It has been reported that in recent years Japan’s birthrate has gone down due to these trends. The expectation of being shy,innocent, and cute has lead some Japanese women,that don’t embrace kawaii culture, feel unsuitable or unwanted as talked about in the hit British documentary tv series Japanology. The show also explores how idealized dolls, toys, and even virtual girlfriends have taken over, leaving the fertility rate in the country to plummet in recent years. Various maid and cuddle cafes have also dominated the scene making it virtually pointless to have a significant other. One can simply going into a cafe, pay to be pet, for a hug,or cuddling from a young woman usually dressed in Lolita (kawaii fashion trend) or maid attire. Lolita as described in the novel titled Lolita by Vladimir Nabokov, is a young child usually younger than the age of thirteen usually who is said to tantalize an older man.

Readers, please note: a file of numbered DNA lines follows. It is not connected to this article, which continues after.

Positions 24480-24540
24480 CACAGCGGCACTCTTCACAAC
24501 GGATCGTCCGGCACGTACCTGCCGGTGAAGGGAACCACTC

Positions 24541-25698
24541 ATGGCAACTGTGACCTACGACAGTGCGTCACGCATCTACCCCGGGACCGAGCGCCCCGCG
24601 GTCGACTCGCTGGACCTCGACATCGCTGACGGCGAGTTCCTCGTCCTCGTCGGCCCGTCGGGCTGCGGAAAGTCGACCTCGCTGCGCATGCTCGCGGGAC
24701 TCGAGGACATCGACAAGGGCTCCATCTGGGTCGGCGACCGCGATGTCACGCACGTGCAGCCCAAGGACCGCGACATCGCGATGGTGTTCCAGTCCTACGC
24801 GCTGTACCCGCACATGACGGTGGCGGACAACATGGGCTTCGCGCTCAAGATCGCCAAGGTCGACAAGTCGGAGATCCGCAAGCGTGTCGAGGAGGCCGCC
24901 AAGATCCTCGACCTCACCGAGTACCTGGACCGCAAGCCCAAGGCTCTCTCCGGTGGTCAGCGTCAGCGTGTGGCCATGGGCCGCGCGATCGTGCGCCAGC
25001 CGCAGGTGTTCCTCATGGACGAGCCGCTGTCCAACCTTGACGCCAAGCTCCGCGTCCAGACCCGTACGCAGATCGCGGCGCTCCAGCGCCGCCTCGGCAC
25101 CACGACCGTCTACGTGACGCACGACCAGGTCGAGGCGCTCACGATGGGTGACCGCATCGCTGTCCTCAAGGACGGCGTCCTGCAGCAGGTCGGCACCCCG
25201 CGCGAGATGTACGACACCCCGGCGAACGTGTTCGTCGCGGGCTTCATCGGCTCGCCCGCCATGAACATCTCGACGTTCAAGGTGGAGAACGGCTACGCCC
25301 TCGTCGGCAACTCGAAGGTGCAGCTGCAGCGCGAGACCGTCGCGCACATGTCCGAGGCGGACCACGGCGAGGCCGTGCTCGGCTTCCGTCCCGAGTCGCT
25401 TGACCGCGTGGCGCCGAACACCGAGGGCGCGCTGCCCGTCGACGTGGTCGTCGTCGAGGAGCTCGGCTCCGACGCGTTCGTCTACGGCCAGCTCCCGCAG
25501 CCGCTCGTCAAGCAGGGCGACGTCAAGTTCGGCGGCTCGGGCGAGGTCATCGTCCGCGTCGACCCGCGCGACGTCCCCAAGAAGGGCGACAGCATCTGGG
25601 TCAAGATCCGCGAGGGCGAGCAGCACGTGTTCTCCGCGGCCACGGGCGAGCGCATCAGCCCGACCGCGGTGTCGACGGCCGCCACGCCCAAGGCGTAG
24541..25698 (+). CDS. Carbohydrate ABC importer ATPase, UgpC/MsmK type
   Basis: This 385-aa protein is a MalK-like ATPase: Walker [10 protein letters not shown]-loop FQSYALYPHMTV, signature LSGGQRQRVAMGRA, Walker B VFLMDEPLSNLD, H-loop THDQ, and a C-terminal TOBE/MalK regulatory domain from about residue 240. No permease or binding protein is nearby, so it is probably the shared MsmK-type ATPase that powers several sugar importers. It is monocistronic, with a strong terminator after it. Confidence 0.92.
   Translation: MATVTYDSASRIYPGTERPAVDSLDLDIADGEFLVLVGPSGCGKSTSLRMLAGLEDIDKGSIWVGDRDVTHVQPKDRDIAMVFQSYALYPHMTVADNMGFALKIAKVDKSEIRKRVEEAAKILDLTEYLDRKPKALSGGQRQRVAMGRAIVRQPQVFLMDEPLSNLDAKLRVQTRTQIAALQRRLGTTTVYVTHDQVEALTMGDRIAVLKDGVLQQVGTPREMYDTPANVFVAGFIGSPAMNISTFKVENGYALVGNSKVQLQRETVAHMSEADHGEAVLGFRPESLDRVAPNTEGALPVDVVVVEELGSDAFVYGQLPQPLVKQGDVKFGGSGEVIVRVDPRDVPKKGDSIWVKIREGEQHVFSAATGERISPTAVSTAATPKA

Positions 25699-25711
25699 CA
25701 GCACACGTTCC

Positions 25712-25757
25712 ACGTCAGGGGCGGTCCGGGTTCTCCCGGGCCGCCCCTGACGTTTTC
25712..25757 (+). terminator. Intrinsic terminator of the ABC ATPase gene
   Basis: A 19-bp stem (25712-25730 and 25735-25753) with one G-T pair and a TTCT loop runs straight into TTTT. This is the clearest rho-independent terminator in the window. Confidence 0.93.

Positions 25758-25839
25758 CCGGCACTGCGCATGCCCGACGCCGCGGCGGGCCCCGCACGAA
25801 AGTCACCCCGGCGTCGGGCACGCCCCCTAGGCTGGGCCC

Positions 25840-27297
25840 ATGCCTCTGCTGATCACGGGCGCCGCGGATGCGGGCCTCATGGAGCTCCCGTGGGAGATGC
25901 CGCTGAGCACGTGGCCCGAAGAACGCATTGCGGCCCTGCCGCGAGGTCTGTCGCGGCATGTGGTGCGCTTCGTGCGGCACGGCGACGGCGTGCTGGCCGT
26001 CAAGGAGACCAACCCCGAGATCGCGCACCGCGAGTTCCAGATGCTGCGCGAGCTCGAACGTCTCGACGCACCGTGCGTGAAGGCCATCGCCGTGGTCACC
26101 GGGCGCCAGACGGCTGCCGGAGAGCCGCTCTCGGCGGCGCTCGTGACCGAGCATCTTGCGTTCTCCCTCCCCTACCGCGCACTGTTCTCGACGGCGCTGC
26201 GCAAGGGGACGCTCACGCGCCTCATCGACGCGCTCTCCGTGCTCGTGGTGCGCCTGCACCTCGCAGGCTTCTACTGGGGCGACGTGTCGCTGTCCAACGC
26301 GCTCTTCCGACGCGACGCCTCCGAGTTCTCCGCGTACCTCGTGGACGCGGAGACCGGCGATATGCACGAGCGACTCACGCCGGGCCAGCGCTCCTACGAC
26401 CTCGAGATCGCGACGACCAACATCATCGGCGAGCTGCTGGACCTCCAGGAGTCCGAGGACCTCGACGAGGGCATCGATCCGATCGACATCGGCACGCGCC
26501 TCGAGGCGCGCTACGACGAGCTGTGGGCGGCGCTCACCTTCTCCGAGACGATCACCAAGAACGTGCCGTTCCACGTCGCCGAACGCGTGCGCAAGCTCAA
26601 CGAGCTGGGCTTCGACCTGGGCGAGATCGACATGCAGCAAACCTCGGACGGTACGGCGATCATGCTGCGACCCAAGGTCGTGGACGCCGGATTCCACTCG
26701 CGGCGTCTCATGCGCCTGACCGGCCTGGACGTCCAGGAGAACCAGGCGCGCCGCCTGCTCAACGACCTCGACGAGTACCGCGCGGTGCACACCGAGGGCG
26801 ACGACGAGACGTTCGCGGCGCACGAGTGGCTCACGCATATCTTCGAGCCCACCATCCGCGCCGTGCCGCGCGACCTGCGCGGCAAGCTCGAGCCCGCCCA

The name Lolita raises issue because it is stemmed from a story that explores pedophilia and molestation. Sexualizing young girls in this way has become a dangerous culture in itself. The Lolita style of clothing includes frilly costume-like dresses with tights and other cute adornments and accessories such as bows, and frilly socks- accessories that are often times tied to how children are dressed. The idealized is made so incredibly tangible through this trend that it seems to take precedent over real relationships in some situations. Now, it is important to keep in mind that multipurpose cafes are extremely popular in Japan. There are cat cafes, gaming cafes, and now even cuddling cafes, which to the majority of westerners seems quite odd, whereas in Japan cafes are not only for getting coffee, but completing a multitude of hobbies and interests. In a Vice episode about Akihabara, an American reporter is shown going to one of these cafes, and explains how it seems as though he has steppedinto a virtual reality, and feels strange at the prospect of cuddling with a stranger. Taking this to a more extreme level, there are some men that actually pay high school girls to date them. Again, kawaii is something that originated with teenage schoolgirls, so that in itself displays the part they play in this culture. You can almost think of it as the sugar daddy- sugar baby system in which an older man with money financial supports a young woman in return for, in most cases, a romantic relationship. When further investigating this “schoolgirls for sale” epidemic, Vice reporters Simon Ostrovsky and Jake Adelstein, are told by the participants that “many of the girls are blamed for selling themselves,” a patriarchal, victim blaming result that seems all too familiar. As Ostrovsky walks down the street in Tokyo, various schoolgirls in their uniforms are there, fliers in hand, to promote themselves. Each schoolgirl sells different services “from fortune telling to massages to going on a walk around the neighborhood.” He soon discovers various men that seem to appear to be these girls bosses, and demand they turn the cameras off. Spooky.